Gluten-Free Pizza Crust Recipe Without Yeast or Flour
Is it possible to make a gluten-free pizza crust without yeast and flour? Yep, absolutely. I have to warn you, though, that it's a "love it or hate it" kind of recipe. My sweet-potato pizza crust is nothing like a traditional crust made from a flour dough. It should satisfy those who love to try innovative dishes, but it might make some nonnas shake their heads in irritation! Here are some plus and minus points of this pizza recipe.
- Since it is gluten-free, people with celiac disease, gluten sensitivity or wheat allergy can enjoy this pizza without jeopardizing their wellness.
- Compared to a traditional pizza dough, sweet potatoes contain a much higher amount of vitamins, especially vitamin A and C. Therefore, using sweet potatoes as a crust can make your pizza a more balanced dish.
- It saves a lot of time and labor. No kneading. No waiting for the dough to rise. While a flour dough can take up to 2 hours to prepare, this sweet potato crust takes only about half an hour. Plus, it's a lot less messy!
- Even though sweet potatoes are a good source of vitamins, they also contain a lot of carbs. In addition, the recipe requires some high-calorie ingredients, such as cheese and egg. So, although this is a well-balanced and nutritious recipe, it is not low in calories. Portion control is still much needed.
Gluten-Free Pizza Recipe
This recipe makes 1 to 2 servings.
For the sweet potato crust:
- 2 medium sweet potatoes or regular potatoes, peeled and cut into about 1/2-inch chunks (should yield about 3 cups)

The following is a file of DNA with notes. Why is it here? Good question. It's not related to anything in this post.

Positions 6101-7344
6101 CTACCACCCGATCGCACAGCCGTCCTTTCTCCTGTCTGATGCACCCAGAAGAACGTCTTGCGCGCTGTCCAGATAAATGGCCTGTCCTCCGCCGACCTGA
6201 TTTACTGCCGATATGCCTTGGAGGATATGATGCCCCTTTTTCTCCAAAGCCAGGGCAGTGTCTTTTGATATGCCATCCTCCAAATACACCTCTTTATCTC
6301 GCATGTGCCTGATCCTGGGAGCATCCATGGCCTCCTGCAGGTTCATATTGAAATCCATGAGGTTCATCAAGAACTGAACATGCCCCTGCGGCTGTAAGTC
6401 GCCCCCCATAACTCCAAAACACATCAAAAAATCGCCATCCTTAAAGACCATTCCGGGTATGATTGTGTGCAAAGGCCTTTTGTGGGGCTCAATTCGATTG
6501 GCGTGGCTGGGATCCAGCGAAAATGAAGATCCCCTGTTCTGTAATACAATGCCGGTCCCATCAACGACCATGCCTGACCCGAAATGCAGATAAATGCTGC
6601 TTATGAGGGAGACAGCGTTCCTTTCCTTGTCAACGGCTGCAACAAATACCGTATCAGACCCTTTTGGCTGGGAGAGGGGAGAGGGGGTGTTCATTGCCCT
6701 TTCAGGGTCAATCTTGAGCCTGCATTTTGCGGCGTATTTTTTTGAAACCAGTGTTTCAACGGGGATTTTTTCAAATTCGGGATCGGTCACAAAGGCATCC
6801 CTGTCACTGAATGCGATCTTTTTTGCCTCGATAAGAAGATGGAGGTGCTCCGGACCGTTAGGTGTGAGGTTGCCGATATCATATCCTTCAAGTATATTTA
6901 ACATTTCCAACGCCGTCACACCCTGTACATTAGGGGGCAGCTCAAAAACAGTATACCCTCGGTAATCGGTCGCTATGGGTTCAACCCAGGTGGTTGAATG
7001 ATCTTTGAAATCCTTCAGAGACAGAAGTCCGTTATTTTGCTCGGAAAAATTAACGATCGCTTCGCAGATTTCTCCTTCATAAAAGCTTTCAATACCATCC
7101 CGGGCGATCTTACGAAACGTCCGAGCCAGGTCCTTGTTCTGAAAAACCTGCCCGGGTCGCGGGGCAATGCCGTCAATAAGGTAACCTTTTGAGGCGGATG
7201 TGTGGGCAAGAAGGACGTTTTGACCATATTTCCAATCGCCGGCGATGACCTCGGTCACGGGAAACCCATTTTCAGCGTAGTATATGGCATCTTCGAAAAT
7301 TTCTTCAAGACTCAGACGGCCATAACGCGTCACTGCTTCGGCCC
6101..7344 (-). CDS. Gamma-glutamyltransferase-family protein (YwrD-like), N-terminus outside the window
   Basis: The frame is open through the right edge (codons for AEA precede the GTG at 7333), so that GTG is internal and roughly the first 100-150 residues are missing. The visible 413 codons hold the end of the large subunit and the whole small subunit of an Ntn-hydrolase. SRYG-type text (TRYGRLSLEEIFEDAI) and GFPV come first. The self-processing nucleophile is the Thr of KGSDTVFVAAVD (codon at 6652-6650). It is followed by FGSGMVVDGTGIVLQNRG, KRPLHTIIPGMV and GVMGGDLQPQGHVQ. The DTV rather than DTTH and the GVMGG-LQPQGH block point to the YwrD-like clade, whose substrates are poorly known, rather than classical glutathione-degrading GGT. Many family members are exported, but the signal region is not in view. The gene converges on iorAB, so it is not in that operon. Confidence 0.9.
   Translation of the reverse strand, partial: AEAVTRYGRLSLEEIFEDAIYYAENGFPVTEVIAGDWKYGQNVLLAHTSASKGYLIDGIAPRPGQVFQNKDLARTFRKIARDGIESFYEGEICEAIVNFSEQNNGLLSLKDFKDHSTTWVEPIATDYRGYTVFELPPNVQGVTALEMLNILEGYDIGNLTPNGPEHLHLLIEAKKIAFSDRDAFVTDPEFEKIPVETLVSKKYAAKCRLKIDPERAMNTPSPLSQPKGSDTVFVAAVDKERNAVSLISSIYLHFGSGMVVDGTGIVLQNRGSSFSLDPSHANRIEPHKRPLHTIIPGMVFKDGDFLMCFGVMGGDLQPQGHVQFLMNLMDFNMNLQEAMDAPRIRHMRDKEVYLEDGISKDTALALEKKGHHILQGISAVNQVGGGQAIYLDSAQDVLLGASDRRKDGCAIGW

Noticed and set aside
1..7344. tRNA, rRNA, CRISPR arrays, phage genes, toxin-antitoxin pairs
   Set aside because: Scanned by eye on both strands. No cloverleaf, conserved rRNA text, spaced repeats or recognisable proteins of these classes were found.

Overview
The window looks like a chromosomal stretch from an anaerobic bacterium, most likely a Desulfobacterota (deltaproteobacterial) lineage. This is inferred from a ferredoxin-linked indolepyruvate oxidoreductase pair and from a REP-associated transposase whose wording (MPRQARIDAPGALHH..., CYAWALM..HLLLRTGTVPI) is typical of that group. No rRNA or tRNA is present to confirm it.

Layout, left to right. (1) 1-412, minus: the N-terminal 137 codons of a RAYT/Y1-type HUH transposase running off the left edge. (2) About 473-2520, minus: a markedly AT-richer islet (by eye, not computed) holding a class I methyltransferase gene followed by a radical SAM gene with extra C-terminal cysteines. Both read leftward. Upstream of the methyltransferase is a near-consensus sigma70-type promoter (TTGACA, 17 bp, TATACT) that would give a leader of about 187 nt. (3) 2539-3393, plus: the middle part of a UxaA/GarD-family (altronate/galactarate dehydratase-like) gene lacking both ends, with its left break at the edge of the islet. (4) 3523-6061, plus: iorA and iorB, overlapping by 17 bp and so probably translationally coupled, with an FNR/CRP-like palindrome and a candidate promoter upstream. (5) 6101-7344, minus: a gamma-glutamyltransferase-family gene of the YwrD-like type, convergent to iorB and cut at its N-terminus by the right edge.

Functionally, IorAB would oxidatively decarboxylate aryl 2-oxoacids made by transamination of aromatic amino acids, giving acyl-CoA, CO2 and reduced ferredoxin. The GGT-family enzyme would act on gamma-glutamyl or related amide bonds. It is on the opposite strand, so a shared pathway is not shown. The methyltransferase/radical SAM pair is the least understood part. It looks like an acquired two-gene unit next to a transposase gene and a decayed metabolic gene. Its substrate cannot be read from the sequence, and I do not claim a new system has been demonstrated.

- 1 egg, lightly beaten
- 1/2 cup finely shredded cheddar cheese
- 1 tablespoon olive oil
For the toppings:
- 1/2 cup shredded mozzarella cheese
- 1/3 cup sliced mushrooms
- about 10 slices of gluten-free pepperoni
- 1/2 cup gluten-free marinara sauce
- cooking spray (for greasing the baking sheet)
Step 1: Make the Pizza Crust
- Boil sweet potatoes in a saucepan. You may sprinkle some salt into the boiling water if you want the sweet potatoes to have a little bit of a salty taste.
- Preheat an oven to 400°F.
- Cook the sweet potatoes until they are tender but not too soft. Drain the water and let cool for about 10 to 15 minutes. This process is in fact very crucial. To pull off a perfect potato pizza crust, you must not overcook it. The texture should be tender yet firm, not soft and soggy. Also, make sure you drain the water very well. If the sweet potatoes are still too wet when you put them in the oven, your crust may easily fall apart.
- Add egg, cheddar cheese and olive oil to the sweet potatoes. Mix together well.
- Lightly grease a baking sheet with cooking spray and spread the potato mixture on it, forming an 8-inch circle.
- Put it into the preheated oven. During this process, the egg and cheddar cheese will bind the potato chunks together. After about 15 minutes of baking, your gluten-free pizza crust is ready.
Step 2: Top and Bake the Pizza
- Remove your potato pizza crust from the oven.
- Spread gluten-free marinara sauce over it.
- Top with sliced mushrooms, gluten-free pepperoni and mozzarella cheese.
- Bake for another 15 minutes, or until the potato is crisp around the edges and the cheese is completely melted.
- Slice and serve. Enjoy your delicious gluten-free pizza.
Nutrition Details (for 1 Whole Pizza)
Gluten-Free Shopping Tips
When cooking gluten-free, it's easier to do all your shopping at a gluten-free shop or at a supermarket that offers a large gluten-free aisle. Keep in mind, however, that gluten-free labelling is a voluntary thing. Just because a food product has no "gluten-free" label doesn't mean it contains gluten.
If there's no gluten-free aisle at your local store, you just have to read the labels very carefully. Before you buy marinara sauce, pepperoni, cheddar and mozzarella cheese for this recipe, you should check the labels and choose only the brands that don't contain dextrine or modified food starch, as these ingredients are made from wheat. Cheddar and mozzarella usually contain gluten-free starch, such as potato starch or cornstarch—but still, it's always wise to check the labels before buying unless you're familiar with the brands.